MEDICAL STUDY OF FATAL MOTOR VEHICLE ACCIDENTS IN THE UNITED STATES ARMY, EUROPE.
ARMY MEDICAL LAB (10TH) NEW YORK 09180
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Drivers involved in 540 fatal motor vehicle accidents occurring during a two-year period were compared to matched control subjects the characteristics of the accidents were studied and blood specimens from 90 deceased drivers were obtained at autopsy and chemically analyzed. Subject drivers were found to have uncorrected defective vision and histories suggestive to behavior or personality disorder, in significantly greater numbers than did the controls. Two-thirds of the blood specimens contained ethyl alcohol, and in one-third the concentration was 150 mg or greater. Carbon monoxide was present in one-third of the specimens. The majority of fatal accidents occurred on two-lane, undivided highways, under good climatic and road surface conditions, and without utilization of seat belts. It is suggested that human factors play a major role in fatal motor vehicle accidents. Drivers with uncorrected poor vision, those who drink alcoholic beverages before driving, and those who have a history of undesirable conduct, contribute disproportionately to the high vehicle fatality rates among personnel of the United States Army, Europe. Author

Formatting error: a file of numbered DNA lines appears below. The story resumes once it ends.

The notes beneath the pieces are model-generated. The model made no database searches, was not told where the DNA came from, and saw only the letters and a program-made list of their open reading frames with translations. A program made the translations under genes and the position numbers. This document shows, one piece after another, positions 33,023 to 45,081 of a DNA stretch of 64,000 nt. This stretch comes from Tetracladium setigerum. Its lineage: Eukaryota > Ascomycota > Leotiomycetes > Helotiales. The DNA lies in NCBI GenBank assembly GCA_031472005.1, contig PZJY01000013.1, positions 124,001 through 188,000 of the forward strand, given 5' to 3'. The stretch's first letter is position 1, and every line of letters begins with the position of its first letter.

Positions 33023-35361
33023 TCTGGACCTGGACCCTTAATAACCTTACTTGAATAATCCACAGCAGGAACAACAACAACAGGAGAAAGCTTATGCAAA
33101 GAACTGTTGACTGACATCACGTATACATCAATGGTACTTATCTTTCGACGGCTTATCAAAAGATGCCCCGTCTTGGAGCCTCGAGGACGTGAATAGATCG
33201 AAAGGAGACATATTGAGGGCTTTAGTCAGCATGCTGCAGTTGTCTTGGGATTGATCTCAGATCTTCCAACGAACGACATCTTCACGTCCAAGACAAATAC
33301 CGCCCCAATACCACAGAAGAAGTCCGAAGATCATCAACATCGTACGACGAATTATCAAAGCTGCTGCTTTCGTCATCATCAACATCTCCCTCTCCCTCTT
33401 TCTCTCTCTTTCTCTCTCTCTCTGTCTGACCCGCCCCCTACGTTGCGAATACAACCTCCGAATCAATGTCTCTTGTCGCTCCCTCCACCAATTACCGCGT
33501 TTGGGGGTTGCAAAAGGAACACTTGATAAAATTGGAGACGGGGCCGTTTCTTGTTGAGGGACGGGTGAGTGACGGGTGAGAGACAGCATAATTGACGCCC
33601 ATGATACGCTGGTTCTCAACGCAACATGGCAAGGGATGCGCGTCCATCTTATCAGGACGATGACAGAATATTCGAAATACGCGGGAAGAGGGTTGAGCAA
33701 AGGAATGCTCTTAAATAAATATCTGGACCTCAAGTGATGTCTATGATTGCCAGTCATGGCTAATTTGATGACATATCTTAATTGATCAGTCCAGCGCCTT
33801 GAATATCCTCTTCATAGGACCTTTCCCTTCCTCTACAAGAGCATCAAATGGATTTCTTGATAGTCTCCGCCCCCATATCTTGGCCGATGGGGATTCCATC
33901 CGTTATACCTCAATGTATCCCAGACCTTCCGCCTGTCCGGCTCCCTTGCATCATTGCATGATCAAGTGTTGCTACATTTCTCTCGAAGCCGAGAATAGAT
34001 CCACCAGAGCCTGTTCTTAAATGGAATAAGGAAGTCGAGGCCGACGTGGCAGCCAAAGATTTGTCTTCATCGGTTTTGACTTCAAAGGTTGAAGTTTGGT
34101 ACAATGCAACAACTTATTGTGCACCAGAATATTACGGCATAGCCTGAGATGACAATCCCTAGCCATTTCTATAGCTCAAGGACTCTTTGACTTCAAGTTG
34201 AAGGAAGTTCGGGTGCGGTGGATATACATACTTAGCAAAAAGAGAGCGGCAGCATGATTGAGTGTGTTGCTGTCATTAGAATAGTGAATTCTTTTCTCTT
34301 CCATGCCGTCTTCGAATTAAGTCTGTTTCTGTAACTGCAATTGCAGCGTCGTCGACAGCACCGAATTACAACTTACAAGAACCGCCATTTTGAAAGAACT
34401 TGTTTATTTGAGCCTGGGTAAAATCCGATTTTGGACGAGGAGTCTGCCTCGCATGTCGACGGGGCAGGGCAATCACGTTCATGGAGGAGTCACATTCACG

- Safety Engineering